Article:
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Monday, April 29, 2019

Pipe Organ Mutations and Arithmetic

Introduction

This post shows how to use arithmetic to predict what pitch 2 2/3', 1 3/5', and 1 1/3' stops will sound relative to the fundamental 8' pitch. (It also works for 5 1/3' and other mutations.) If you hate arithmetic, already understand mutations, or are bored with organs, this is probably tl;dr (too long, don't read).


Two days ago I attended an American Guild of Organists (AGO) "Super Saturday" of lectures and music. Over the years since I started playing the organ, the pitches at which pipes sound has become second nature to me:
  • 8' (pronounced "eight foot") stops sound at the same pitch as one would hear on (say) a piano. (They are named that way because an open flue pipe played by the lowest key on an organ keyboard measures 8 ft. from the top of the opening near the bottom of the pipe to the opening at the top of the pipe.)
  • 4' stops sound an octave higher than 8' stops.
  • 2' stops sound an octave higher than 4' stops.
  • 1' stops sound an octave higher than 2' stops.
  • 16' stops sound an octave lower than 8' stops.
The 2 2/3', 1 3/5', and 1 1/3' stops—called mutations—are the subject of this blog post.
A few of the stop tabs on my home practice organ. The 16' 8', 4', 2', 1' on the tabs indicate the pitch at which they sound. Note that this particular organ also has a 2 2/3' and a 1 3/5' stop on the Swell. (The Great has a 1 1/3' stop—not shown.)


(Organists can skip this part—scroll down to "Mapping mutations to harmonics")

Playing a single note on a musical instrument produces—in addition to the main (8') frequency—additional frequencies called harmonics. The relative strength of the various harmonics is part of what makes (for example) a flute sound like a flute, an oboe sound like an oboe, or a cello sound like a cello.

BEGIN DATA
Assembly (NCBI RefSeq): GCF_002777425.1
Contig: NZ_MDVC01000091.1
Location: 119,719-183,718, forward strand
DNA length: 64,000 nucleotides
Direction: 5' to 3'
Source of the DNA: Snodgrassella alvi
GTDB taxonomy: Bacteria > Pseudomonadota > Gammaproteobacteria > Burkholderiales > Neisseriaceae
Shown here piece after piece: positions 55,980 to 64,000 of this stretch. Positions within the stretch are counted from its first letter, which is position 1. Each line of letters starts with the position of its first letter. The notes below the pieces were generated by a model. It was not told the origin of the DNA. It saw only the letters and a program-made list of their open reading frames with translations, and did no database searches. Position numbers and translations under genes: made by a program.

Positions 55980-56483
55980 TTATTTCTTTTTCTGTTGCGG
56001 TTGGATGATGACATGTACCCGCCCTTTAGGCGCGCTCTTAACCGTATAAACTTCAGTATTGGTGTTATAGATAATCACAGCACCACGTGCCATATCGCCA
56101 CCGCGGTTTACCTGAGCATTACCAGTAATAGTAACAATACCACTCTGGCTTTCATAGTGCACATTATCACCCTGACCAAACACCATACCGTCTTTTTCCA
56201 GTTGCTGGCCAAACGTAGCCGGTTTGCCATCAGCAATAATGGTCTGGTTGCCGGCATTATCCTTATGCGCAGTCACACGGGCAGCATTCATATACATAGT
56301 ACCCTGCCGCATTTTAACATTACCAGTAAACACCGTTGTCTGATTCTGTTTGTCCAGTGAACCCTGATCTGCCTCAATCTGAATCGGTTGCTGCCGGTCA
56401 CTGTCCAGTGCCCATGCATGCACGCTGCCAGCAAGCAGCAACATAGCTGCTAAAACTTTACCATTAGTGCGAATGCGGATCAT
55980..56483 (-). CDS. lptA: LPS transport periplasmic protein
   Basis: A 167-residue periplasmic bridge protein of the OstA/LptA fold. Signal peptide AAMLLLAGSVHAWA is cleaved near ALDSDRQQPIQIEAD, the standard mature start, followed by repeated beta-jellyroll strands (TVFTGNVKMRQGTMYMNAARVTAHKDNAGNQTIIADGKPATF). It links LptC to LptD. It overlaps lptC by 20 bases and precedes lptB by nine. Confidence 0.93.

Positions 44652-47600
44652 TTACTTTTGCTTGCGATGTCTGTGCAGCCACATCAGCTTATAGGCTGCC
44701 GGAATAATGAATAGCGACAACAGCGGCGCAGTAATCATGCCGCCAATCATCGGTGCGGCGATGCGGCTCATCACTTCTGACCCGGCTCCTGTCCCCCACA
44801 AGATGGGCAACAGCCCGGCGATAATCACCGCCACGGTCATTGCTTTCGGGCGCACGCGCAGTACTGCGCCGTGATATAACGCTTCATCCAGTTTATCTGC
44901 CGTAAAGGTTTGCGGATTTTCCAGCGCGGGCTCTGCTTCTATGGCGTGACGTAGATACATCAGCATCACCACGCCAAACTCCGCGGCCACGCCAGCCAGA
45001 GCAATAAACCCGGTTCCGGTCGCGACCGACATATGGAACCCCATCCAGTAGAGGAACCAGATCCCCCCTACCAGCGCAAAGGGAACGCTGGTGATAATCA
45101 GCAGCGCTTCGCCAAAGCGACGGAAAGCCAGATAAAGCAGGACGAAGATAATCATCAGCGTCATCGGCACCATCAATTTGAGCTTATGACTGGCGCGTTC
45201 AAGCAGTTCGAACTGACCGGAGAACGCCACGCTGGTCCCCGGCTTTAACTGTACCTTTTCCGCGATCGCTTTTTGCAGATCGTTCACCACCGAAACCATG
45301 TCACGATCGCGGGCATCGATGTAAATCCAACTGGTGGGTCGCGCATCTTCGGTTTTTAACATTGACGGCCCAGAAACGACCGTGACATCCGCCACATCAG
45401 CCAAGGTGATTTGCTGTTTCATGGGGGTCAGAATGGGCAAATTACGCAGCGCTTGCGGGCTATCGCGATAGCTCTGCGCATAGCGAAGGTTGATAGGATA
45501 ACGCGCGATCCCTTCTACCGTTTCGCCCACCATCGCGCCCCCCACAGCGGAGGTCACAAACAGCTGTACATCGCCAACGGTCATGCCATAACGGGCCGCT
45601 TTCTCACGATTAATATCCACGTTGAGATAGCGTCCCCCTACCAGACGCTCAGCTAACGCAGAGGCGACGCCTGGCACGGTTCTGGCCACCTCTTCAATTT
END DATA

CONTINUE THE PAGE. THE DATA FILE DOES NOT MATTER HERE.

The notes of the first 8 harmonics of the C below middle C
Note that the 1st harmonic corresponds to 8' pitch, the 2nd harmonic to 4' pitch, the 4th harmonic to 2' pitch, and the 8th harmonic to 1' pitch.

By selecting combinations of stops at different pitches, organists can create a variety of sounds on their instruments.

Mapping mutations to harmonics (The main point of this post)

Mutations are stops that don't sound exact octaves above or below the first harmonic.

Here is how to map 2 2/3', 1 3/5', and 1 1/3' stops to the harmonic series:


2 2/3'

Convert the whole number to a fraction

2 2/3 = 6/3 + 2/3 = 8/3

The denominator identifies the harmonic.

2 2/3' stops sound at the 3rd harmonic above the 8' (indicated by the numerator) pitch. 

If we select an 8' stop and a 2 2/3' stop, then depress the key one octave below middle C, we'll hear the C below middle C and the G above middle C (the 3rd harmonic), sounding at the same time.



1 3/5'


1 3/5 = 5/5 + 3/5 = 8/5

The 5 in the denominator indicates the 5th harmonic above the 8' (indicated by the numerator) pitch.

If we select an 8' stop and a 1 3/5' stop, then press the C below middle C, we'11 hear the C below middle C and the E that is 2 octaves and a major 3rd higher. (the 5th harmonic)



1 1/3'


This one is slightly trickier.

1 1/3 = 3/3 + 1/3 = 4/3

The 3 in the denominator indicates the 3rd harmonic above the 4' (indicated by the numerator) pitch.

Convert the numerator to an 8 be multiplying 4/3 by 2/2:

4/3 = 4/3 x 2/2 = 8/6

1 1/3' stop sounds at the 6th harmonic above the 8' pitch.

If we select an 8' stop and a 1 1/3' stop, and press the C below middle C, we'll hear the C below middle C and the G that is 2 octaves and a perfect 5th higher (the 8th harmonic).


Postscript

Non-organists might wonder about the stops in the picture above that have Roman numerals (the IV and the II above). These are outside the scope of this post, but I'll briefly mention that those stop tabs control multiple ranks (sets) of pipes.

The Viola Celeste II 8' controls two ranks (sets) of pipes (or sound generators) that are slightly out of tune with each other. (Other organs often name the celestes differently, but they involve two sets of pipe slightly out of tune, producing a lush sound.)

The Mixture IV controls four sets of pipes that add brilliance to a principal chorus. The harmonics are generally octaves and 5ths. To avoid excessive shrillness, the highest notes of the mixture generally "break back"—go down in pitch in a cascading manner—as the keys ascend to the highest notes of the keyboard.

Mutations and mixtures (excluding the two-rank celestes mentioned earlier) are used in conjunction with stop(s) sounding at the 1st (and higher) harmonics. Multi-rank mixtures supplement a principal chorus (e.g. at 8', 4', 2') and reeds to add bite to the organ sound.